“Hardworking moms and dads, simply seeking answers from leadership regarding their children’s education, were subjected to a wide range of abuses by the district leadership [as well as an] abject, utter failure of board leadership in their primary duties to oversee and supervise the administration, and to respond to their primary constituents under the Michigan law – parents and guardians! 

“This two-and-a-half year, ongoing pattern of abuse of constituents and lack of governance, leadership, accountability and responsibility has led to not only the filing of a second lawsuit against the district, but also the exodus of more than 400 children and their families, plus scores of highly regarded educators from the RCS teaching corps, completely fed up with the toxic environment of harassment, threats, intimidation, or just the complete lack of communication and resolution (there are parents who are still waiting one and two years for answers to their questions).”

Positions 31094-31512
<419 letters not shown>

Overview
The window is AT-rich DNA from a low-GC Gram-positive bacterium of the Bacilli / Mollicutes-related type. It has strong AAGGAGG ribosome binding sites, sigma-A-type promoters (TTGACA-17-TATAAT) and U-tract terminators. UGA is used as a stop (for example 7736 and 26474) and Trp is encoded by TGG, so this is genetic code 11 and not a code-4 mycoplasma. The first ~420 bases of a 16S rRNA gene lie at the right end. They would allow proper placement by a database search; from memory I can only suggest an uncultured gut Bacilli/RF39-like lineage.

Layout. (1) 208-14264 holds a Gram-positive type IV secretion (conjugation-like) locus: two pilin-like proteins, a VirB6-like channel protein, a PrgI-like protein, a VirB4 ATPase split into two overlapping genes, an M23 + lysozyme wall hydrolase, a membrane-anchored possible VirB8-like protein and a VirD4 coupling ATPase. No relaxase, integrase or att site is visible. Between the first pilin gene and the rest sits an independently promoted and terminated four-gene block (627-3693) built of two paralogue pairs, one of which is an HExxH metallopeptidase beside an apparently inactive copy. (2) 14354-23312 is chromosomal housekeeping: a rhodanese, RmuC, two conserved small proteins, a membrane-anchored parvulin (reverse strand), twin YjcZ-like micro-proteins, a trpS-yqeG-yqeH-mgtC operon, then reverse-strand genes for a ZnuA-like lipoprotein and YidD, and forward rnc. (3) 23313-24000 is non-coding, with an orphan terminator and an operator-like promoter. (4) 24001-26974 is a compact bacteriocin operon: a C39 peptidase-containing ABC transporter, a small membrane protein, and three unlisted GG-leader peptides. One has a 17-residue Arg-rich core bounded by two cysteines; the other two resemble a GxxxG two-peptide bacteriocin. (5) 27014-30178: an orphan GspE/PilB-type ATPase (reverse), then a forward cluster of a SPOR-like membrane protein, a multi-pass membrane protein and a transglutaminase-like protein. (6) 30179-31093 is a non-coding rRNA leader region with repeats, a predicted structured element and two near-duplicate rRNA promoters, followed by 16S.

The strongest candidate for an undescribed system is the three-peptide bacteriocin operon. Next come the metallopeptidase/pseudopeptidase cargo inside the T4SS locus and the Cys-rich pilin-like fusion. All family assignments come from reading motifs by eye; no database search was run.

This November, voters in Rochester Community Schools will have their first chance to make their voices heard at the polls since these controversies exploded. 

Parents in the district have been speaking out on Facebook about lockdowns since the beginning of the COVID-19 pandemic. They were unaware that as of March 2020, their posts, even those in private groups, were being closely monitored and compiled by the district communications office in “dossiers,” Dinverno’s lawsuit claimed.